BJ: ”Well, Bruce Springsteen was an uptight performer, and so I would hold his hand a lot, explains things to him, and work with him. And then on the other side of things, he would then support me. But he was very uptight about going from theatres into arenas, and wanted to make sure that everything was as good as possible. And that’s what I love to do, I love a challenge. So he’d come in and say, ‘Why doesn’t it sound so good when I get in back here?’ You know, why don’t I hear the hi-hats? Why isn’t it crisp and clean? I said, ‘Well, the super highs get absorbed over distance more than the bass frequencies.’ He said, ‘What can we do about it?’ And I said, ‘We can do a lot about it.’ So we came up with this unique scheme of putting delayed super highs out in the house. And what happens is that the sound then goes out from the speakers, and just as it is starting to get rolled off in the high frequencies, it is boosted up by these high frequency drivers. And consequently the people in the back get this much higher quality sound than what they would normally get with just the big stacks up the front. And we kind of took that further and further, and then when he was so big, like on the ‘Born in the USA’ tour, and we were going to do dozens of stadiums, he said, ‘I want to make sure that we have the best stadium sound.’ And I said, ‘Great!’ So I designed this very overblown set of delay systems, with eight delays up on poles. And we set a new standard for live PA in stadiums. And in fact, quite a few tours tried to do it after us, and the promoters were howling, saying ‘Look, Springsteen came around and did this, he had all his delays, and did it this way. And you’ve got to do the same thing, because people can’t hear as well.’ So since then a lot of people have copied it.
“And what we’re doing is taking it even further with Barbra, and it was the same sort of situation with her. She was uptight about going and playing at all, let alone in big arenas. So it was the same deal, where she said, ‘I don’t care what it costs, I just want you to make it right for me.’ So for her I developed these new monitors. And she had said that she hated everything that she’d ever heard since the 60s, and I thought, ‘That’s interesting. The common thread there as far as I’m concerned is compression drivers.’ You know, the metal drivers with horns. And back in the 60s it was all cones, and with my other company, Apogee Electronics, I had developed a bunch of digital audio stuff, but also, we were distributing Klipsch monitors, which is the big studio monitor in Europe, and their whole big thing was that they used soft domes. Actually, made by an Australian guy that’s a speaker manufacturer, the company’s called ATC, and the guy’s name is Bill Woodhouse. And he’s an Ozzie over in England. So I developed these custom monitors for her with these soft dome mid range and tweeters. And where everyone was really nervous thinking that she was going to freak out and hate it, turns out she loved it. And then out in the arena was the same thing. How can you make it comfortable? We want to control the reverb, so what’s the best thing to do? Well you know, if you walk into a carpeted room it’s much better than one with a wood floor, so we carpeted all these places. We carpeted Wembley, Madison Square Garden, and the Pond here in Los Angeles. All over, everywhere we went we carpeted, and also hung lots and lots of drapes to improve the sound.“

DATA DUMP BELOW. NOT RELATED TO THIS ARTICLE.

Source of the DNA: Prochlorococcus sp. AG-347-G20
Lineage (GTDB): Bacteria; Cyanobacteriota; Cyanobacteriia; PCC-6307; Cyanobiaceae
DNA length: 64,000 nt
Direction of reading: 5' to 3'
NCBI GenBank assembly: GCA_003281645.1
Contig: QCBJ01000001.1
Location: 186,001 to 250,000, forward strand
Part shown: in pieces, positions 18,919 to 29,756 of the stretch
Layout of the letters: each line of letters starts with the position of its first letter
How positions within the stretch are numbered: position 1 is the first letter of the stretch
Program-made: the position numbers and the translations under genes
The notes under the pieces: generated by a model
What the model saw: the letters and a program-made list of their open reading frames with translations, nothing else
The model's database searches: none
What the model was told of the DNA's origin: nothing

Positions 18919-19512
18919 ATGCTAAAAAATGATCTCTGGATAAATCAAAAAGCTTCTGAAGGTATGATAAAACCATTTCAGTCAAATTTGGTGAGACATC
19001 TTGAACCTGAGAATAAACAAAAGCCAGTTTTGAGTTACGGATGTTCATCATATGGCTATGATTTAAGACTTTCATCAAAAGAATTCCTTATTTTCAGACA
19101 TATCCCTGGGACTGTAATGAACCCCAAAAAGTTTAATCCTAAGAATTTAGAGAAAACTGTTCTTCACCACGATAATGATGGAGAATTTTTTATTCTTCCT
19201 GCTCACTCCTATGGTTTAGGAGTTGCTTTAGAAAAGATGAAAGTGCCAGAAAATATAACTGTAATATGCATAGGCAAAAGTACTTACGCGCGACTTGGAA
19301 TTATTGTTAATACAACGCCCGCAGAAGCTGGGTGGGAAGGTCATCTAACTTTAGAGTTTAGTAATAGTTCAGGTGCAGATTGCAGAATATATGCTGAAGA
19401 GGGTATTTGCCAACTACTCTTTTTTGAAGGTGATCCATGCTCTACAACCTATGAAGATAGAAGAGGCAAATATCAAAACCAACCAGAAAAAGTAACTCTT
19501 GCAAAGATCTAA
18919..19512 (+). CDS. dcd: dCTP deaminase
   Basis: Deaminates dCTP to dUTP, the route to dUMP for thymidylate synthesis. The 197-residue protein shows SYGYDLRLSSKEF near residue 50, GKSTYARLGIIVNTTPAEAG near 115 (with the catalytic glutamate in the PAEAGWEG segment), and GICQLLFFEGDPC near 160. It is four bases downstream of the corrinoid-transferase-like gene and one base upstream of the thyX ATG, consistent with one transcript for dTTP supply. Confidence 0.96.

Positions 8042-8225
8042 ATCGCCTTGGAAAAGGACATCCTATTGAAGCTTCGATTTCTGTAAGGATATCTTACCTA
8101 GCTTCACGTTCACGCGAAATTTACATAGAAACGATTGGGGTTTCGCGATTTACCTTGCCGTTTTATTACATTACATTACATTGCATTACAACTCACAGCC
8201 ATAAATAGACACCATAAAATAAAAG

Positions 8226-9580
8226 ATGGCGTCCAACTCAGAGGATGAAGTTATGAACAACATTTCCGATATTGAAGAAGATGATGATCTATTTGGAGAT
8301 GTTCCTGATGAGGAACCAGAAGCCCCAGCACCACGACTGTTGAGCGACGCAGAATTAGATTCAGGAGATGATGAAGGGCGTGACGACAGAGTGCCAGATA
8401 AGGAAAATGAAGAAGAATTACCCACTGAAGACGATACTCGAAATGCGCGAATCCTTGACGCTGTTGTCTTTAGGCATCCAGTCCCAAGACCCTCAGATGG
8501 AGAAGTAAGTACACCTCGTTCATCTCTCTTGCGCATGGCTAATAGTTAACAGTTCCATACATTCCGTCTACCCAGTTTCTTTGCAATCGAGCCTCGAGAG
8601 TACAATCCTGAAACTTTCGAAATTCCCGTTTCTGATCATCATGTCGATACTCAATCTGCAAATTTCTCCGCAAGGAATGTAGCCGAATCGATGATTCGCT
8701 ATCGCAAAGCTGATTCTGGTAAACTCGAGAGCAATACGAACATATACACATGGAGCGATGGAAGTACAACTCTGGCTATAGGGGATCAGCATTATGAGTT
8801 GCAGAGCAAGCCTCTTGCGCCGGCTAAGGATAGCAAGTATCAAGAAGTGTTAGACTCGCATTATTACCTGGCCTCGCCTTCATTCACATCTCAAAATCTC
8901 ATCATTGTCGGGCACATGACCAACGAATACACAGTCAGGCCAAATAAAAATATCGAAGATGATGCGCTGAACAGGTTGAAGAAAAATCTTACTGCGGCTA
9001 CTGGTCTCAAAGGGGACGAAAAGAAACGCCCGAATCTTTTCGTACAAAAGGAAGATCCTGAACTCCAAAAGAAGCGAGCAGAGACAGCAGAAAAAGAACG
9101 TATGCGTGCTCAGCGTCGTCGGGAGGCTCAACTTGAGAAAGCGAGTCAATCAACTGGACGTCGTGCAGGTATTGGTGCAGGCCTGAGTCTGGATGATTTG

That’s quite a job!